18
Oct
16

Poetry Assignments: The Book (Online): Finding the First, Discovering the Middle, & Chasing the End

POETRY ASSIGNMENTS

Brian Warner's The Cave

“The Cave” by Brian Warner. Used with the permission of Brain Warner.

or 100 Jackhammers for the Poet with Writer’s Block;

or 100 Ways to Jumpstart the Engine;

or 100 Pencil Exercises;

or 100 Ways to Stimulate Your Next Wine, Cheese, & Poetry Night

//

Between 2002 and 2006, or so, I composed, borrowed with permission, or modified 100 poetry writing prompts. A publisher approached me to publish this collection of poetry prompts in book format. All the credits and permissions were gathered (and at times paid for) from writers, publishers, artists, and museums, but, alas, the book did not come to be.  Anyway, I will reproduce the book here at the rate of one or two chapters each week, along with credits and permission statements.

//

Author’s Note

Poetry Assignments first appeared around 2002 as an email to a few friends to inspire us to write and to have something to share at our wine, cheese, & poetry nights. The first one was “The Reader’s Digest Experiment.” Eventually, the assignments went online at the Redactions: Poetry & Poetics complemental website, www.redactions.com. Each time a new assignment was posted it got a number, with the first one being #1 and the last one #100. As I posted the assignments, almost one per week, there was rarely a connection between the assignment posted, the one preceding, and the one that would follow. In this book collection, however, I have grouped the assignments by theme.

These assignments were also written in a similar manner to writing a journal. There has been little rewriting, other than correcting typos and the such. As a result, there will be inconsistent idiosyncrasies that change based on how I changed through the book’s composition. In addition, I have kept time references in their original state. I hope the reader can realize the book was new at the time of the writing and will continue to understand the nature of this journal.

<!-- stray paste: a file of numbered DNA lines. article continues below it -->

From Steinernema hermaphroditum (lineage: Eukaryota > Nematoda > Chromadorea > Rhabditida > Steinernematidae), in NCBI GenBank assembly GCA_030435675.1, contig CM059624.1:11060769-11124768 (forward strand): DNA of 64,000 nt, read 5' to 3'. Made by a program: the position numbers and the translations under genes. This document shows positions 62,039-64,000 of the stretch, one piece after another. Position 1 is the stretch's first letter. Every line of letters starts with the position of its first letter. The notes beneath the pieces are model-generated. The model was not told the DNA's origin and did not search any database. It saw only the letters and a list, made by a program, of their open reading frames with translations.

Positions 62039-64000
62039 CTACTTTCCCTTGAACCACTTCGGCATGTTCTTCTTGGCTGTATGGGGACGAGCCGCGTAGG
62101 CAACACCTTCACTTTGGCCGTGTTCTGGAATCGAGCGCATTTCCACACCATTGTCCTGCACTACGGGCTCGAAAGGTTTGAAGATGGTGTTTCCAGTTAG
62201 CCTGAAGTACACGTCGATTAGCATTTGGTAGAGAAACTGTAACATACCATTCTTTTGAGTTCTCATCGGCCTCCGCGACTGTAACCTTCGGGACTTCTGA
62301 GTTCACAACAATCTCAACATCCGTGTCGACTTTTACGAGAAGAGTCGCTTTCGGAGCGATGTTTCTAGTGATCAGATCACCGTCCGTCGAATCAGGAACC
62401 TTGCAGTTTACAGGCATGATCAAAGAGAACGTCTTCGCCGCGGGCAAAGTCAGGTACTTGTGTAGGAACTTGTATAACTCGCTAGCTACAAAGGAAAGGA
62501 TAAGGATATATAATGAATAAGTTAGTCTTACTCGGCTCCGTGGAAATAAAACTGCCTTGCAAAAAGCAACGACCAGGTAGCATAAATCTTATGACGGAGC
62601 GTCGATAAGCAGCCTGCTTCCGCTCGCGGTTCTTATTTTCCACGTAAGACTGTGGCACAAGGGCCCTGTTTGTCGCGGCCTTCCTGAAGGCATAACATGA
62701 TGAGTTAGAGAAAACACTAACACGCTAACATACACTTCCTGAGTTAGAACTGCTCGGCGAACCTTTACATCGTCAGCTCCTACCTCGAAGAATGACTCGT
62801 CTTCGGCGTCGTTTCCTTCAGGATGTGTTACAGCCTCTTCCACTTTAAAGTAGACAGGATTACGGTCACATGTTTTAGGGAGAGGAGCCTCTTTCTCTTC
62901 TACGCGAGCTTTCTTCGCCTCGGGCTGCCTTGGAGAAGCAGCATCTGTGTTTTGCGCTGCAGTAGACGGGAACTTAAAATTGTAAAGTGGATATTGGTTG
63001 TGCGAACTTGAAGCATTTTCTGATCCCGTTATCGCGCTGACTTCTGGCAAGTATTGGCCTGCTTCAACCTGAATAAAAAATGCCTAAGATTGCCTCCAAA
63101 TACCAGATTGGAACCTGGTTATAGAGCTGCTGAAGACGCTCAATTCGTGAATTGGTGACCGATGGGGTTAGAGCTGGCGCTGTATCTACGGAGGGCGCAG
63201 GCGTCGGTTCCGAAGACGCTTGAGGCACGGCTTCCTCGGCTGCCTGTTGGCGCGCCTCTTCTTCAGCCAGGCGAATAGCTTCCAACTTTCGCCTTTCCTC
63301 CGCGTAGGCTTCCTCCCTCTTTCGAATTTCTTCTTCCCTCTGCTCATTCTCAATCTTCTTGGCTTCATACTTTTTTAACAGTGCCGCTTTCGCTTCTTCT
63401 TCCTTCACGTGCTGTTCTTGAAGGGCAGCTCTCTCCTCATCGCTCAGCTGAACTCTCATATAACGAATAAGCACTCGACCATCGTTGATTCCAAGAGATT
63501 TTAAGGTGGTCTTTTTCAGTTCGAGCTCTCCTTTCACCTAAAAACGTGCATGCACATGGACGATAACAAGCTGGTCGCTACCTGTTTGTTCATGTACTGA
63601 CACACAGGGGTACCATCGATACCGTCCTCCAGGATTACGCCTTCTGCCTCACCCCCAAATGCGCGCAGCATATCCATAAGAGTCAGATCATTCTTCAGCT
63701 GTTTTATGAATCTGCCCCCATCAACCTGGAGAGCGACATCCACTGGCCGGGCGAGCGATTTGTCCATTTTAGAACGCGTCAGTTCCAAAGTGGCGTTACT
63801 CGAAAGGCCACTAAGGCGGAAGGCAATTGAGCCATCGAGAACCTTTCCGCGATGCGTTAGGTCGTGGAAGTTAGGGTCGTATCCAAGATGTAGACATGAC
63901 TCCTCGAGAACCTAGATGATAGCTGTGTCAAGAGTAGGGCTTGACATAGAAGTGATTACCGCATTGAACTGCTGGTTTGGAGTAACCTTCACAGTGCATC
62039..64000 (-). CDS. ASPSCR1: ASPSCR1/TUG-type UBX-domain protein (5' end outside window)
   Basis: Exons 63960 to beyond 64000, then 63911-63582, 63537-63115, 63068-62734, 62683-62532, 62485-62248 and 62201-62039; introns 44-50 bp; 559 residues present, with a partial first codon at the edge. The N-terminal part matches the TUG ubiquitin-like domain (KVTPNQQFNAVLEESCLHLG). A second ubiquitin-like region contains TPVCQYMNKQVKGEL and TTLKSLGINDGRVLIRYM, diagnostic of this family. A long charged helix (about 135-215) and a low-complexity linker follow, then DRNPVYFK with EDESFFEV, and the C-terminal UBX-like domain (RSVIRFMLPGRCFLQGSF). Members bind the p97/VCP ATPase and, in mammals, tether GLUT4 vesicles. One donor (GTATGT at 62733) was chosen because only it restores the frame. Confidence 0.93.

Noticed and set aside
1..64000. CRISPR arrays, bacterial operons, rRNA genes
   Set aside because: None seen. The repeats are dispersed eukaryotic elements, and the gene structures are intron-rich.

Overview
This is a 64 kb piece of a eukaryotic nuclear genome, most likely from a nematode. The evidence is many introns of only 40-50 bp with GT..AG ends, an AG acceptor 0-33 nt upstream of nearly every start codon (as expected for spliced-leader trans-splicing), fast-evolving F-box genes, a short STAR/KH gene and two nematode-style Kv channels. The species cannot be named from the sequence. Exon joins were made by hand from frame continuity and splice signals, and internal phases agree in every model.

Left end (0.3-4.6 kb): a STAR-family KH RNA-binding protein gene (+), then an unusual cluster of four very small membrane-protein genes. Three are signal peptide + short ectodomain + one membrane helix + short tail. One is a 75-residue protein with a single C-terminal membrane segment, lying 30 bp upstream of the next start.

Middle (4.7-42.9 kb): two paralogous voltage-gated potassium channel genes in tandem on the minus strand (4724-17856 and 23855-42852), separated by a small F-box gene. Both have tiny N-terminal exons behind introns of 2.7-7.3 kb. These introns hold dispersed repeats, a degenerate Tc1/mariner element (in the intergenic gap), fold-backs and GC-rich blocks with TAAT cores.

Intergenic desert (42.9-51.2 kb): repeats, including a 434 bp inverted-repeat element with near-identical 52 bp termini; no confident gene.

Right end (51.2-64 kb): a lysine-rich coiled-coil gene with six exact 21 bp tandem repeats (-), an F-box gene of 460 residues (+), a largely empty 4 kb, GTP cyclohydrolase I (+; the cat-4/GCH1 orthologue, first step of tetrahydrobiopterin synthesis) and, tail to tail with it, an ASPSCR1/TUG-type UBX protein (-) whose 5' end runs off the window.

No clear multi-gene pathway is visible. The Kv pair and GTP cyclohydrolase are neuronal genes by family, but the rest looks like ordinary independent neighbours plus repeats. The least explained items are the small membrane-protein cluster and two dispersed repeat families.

I hope these assignments provide inspiration for writing and new ways of thinking about writing, especially fun ways. I hope the aesthetic responses in part two provide you with new ways to think about poetry and to help you see how other poets view poetry.

Okay. Enough said.

Go Forth!

//

With special thanks to contributors, Laura Hinschberger, and Thom Caraway.

//

Table of Contents

Introduction

  1. Finding the First, Discovering the Middle, & Chasing the End
  2. Imaginary Worlds
  3. Science, the Universe, Time, & Other Evolutions
  4. Fun with Letters, Words, Language, & Languages
  5. Forms: Obscure, Updated, & Invented
  6. New School; or Double Vision; or WWI (Writing While Intoxicated) & Its Repercussions
  7. Miscellany; Trying to Relate the Unrelated; or These Gotta Go Some Place . . . So Here
  8. Stupid Money, Dumb Politicians, & Celebrating America
  9. Responses; or Calling All Poets (Dead & Alive); or Talking to Eternity
  10. It’s All About You

//

Finding the First, Discovering the Middle, & Chasing the End

a: First Words Are So Hard

[This assignment arose from a Michelle Bonczek idea, and is used with permission.]

Take a poem . . . any poem. Ok.

Now get rid of every word in the poem except the word that starts each line. With the word that starts the first line of the old poem, start a new first line of a new poem. With the first word in the second line of the old poem, start the new second line of the new poem, etc.

For example, take the poem by Frank O’Hara “On Rachmaninoff’s Birthday,” from Lunch Poems (City Lights, 1964), & use only the first word of each line to start the lines of the new poem.

   Quick! [insert rest of new line]
   off [insert rest of new line]
   Onset, [insert rest of new line]
   playing [insert rest of new line]
   of [insert rest of new line]
   into [insert rest of new line]
   junk [insert rest of new line]
   I’m [insert rest of new line]
   miserable [insert rest of new line]
   of [insert rest of new line]
   amethyst [insert rest of new line]
   is [insert rest of new line]
   on [insert rest of new line]
   You’ll [insert rest of new line]

b: End Words Are So Difficult